Association Between Laryngopharyngeal Reflux and Radiation-induced Mucositis in Head and Neck Cancer.

We investigated whether laryngopharyngeal reflux (LPR) is a risk factor for radiation-induced mucositis.

Ryan index for detection of laryngopharyngeal reflux diseases.

Objective: To explore the utility of pharyngeal pH monitoring which positive standard is Ryan index in diagnosis of laryngopharyngeal reflux disease. Methods: In a retrospective study, clinical data of 590 patients who had symptoms laryngopharyngeal reflux disease from February 2016 to March 2017 were analyzed. All patients were received electronic laryngoscopy, assessment of reflux symptom index(RSI) and reflux finding score(RFS), and pharyngeal pH monitoring. SPSS 19.0 software was used to analyze the date. Results: There were 94 patients whose Ryan index were positive(15.93%). Among the 94 patients, 70 were positive during upright, 12 during supine and 12 during both upright and supine. There were 40 patients(6.78%)with pH decline events related to symptoms, while those Ryan index were normal. There were 536(90.85%), 417(70.68%), 233(39.49%) and 117(19.83%) patients with pH<6.5, pH<6.0, pH<5.5 and pH<5.0 events respectively. The positive rate of RSI, RFS, RSI and RFS, RSI or RFS were 44.24%, 16.78%, 7.12%, 53.90% respectively. The RFS score in Ryan index positive group was higher than that in Ryan index negative group[(8.2±2.4) vs (4.0±2.9), u=5.424, P<0.05], while the RSI score in Ryan index positive group was not statistically different from that in Ryan index negative group[(11.3±6.2) vs (12.7±5.8), t=1.247, P=0.167]. Conclusions: Pharyngeal pH monitoring is an objective and non-invasive method which can reflect laryngopharyngeal reflux directly. However, with the Ryan index as a criterion for the diagnosis of laryngopharyngeal reflux disease, partial patients may be missed. Further studies are needed to obtain more accurate and objective laryngopharyngeal pH statistical index for diagnosis of laryngopharyngeal reflux disease.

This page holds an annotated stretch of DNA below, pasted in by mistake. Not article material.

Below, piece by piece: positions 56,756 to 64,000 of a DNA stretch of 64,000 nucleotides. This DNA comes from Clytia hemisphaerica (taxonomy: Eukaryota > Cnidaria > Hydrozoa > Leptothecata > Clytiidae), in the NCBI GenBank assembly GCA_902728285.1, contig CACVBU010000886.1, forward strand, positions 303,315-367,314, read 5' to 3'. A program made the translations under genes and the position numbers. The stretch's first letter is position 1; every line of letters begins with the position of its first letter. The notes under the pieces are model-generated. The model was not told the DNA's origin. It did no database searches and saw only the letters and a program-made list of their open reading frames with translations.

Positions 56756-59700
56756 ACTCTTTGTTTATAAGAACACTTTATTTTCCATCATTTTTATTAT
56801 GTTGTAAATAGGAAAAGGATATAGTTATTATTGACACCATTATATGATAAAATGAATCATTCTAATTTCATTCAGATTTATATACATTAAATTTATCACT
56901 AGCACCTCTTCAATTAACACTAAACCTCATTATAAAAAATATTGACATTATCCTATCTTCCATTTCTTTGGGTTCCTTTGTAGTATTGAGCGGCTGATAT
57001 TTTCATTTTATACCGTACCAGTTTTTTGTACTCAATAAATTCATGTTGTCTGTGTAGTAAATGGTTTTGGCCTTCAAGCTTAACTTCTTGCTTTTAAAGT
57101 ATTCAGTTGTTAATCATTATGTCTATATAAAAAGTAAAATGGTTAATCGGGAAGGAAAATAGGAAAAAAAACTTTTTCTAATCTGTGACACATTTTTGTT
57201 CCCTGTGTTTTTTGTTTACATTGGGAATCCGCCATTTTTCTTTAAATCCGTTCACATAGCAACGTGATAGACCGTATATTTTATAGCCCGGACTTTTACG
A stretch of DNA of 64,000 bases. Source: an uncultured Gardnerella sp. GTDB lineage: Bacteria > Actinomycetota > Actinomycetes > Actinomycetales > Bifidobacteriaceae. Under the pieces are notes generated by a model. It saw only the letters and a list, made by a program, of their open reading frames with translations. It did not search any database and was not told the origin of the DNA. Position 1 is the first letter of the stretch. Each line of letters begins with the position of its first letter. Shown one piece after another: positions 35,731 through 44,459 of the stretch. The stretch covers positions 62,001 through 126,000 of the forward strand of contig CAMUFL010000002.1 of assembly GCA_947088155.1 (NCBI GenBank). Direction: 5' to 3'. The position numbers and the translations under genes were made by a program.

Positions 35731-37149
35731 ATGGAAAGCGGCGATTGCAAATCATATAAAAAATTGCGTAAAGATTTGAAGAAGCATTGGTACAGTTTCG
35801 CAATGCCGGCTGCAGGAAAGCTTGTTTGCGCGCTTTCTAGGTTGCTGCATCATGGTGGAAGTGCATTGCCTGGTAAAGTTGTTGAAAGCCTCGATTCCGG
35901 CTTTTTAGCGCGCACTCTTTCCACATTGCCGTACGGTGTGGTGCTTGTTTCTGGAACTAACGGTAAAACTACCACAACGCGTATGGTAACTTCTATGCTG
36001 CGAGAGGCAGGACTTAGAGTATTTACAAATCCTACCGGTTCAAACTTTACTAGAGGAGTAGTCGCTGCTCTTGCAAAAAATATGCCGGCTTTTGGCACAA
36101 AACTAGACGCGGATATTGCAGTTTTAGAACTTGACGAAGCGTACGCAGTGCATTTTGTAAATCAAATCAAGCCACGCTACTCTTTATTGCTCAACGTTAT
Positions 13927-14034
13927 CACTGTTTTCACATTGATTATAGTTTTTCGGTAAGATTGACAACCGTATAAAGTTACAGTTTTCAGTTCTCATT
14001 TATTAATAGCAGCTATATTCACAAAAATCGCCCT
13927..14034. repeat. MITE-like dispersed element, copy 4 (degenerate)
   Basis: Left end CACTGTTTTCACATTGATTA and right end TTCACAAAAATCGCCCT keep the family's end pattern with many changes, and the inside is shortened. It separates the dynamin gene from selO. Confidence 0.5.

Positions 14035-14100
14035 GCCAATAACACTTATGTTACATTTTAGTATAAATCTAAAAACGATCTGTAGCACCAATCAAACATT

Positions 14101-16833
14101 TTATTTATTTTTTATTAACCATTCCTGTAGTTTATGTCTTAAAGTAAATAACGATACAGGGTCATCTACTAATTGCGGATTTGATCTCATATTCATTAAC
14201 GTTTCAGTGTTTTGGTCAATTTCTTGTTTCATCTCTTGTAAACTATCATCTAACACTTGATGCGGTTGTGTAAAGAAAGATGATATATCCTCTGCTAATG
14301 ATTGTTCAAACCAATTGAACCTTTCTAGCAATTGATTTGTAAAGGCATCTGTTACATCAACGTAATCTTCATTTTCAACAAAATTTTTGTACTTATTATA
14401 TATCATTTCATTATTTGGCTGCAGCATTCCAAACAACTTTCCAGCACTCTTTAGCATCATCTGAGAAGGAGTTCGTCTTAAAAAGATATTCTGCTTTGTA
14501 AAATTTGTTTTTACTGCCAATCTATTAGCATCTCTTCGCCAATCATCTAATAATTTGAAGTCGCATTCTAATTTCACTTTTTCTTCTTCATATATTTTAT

Endoscopic and Phoniatric Evaluation in Singing Students.

In To analyze laryngostroboscopic findings and ENT/phoniatric examination results in a group of singing students and in a control group of non-singing subjects to emphasize the importance of ENT/phoniatric examination and of laryngostroboscopy before taking up singing.

Association Between Pepsin in the Saliva and the Subjective Symptoms in Patients With Laryngopharyngeal Reflux.

Our study was designed to further evaluate the relationships between the saliva pepsin level and the symptoms and quality of life of patients with laryngopharyngeal reflux (LPR).

Relationship between the severity of laryngopharyngeal reflux and sleep apnea: using drug-induced sleep endoscopy (DISE).